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Top Mueller Prosecutor’s Upcoming Book Will Explain How Investigators ‘Could Have Done More’
‘The judge was just wrong to insert it into this case.” That was the take of the Seventh Circuit U.S. Court of Appeals in an unusual Sunday ruling, issued because a lower-court judge had manufactured a bogus reason to try to prevent a death sentence from being carried out today. This is par for the course in capital-punishment litigation. It is why, if Daniel Lee is actually executed as scheduled on this afternoon, his will be the first federal death sentence carried out in 17 years.
Lee committed a brutal triple murder in 1996, killing the family of an arms dealer during a robbery aimed at obtaining arms and money for a white-supremacist organization. Under the heading of “heinous,” it would be hard to check more boxes than that. But murder is a grisly business, and there are many that would rightly be described as heinous. There are so few executions, though, that we’d have to call them “statistically negligible” were it not for the seriousness of empowering the state, in all its patent imperfection and incompetence, to take any human life.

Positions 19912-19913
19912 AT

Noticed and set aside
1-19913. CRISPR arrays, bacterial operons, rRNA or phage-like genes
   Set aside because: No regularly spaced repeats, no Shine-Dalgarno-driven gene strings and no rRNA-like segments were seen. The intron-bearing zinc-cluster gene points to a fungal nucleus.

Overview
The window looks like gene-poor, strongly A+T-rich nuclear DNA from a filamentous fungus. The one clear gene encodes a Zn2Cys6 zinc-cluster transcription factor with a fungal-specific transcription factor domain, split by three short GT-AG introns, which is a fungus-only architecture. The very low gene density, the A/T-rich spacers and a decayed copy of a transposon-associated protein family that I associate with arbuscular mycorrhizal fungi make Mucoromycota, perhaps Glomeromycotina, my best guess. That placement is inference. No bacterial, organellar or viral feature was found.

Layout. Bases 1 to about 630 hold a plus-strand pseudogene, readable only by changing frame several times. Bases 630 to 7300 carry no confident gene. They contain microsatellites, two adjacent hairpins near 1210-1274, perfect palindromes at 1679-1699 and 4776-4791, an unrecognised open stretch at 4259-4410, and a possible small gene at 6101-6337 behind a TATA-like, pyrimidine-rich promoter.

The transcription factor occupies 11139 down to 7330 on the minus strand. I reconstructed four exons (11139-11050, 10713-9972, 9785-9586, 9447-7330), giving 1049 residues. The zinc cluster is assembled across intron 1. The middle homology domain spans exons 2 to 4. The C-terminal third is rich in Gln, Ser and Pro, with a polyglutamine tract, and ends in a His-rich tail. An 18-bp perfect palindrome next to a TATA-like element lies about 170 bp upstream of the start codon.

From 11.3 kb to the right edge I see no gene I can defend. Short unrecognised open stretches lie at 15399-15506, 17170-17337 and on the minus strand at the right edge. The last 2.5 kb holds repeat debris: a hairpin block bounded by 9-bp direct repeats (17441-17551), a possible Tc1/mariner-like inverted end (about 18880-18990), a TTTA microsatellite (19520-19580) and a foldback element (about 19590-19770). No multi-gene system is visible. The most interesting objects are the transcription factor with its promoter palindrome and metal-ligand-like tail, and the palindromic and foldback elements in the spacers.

The number of executions as a percentage of total homicides is infinitesimal because, over the last half century, the law has made them so difficult to carry out. Many states, whether out of philosophical qualms, court rulings, or sheer exhaustion at the extensive, expensive litigation involved, no longer abide capital punishment. The Death Penalty Information Center reports that 22 states and the District of Columbia have abolished capital punishment. Of the 28 that retain it, three — California, Pennsylvania, and Oregon — have suspended it.
There was a federal moratorium for 16 years after the Supreme Court, in its series of confusing, conflicting opinions in Furman v. Georgia (1972), invalidated three state death sentences. The Court’s most left-wing justices opined that capital punishment is unconstitutional under the Eighth Amendment’s proscription against cruel and unusual punishment (which is applicable to the states under the 14th Amendment). The majority of the Court either would not go that far or flatly rejected this view. Nevertheless, the justices’ varying opinions impelled Congress and the states to assess their procedures to determine whether capital cases were being conducted fairly, with particular attention to racial discrimination.
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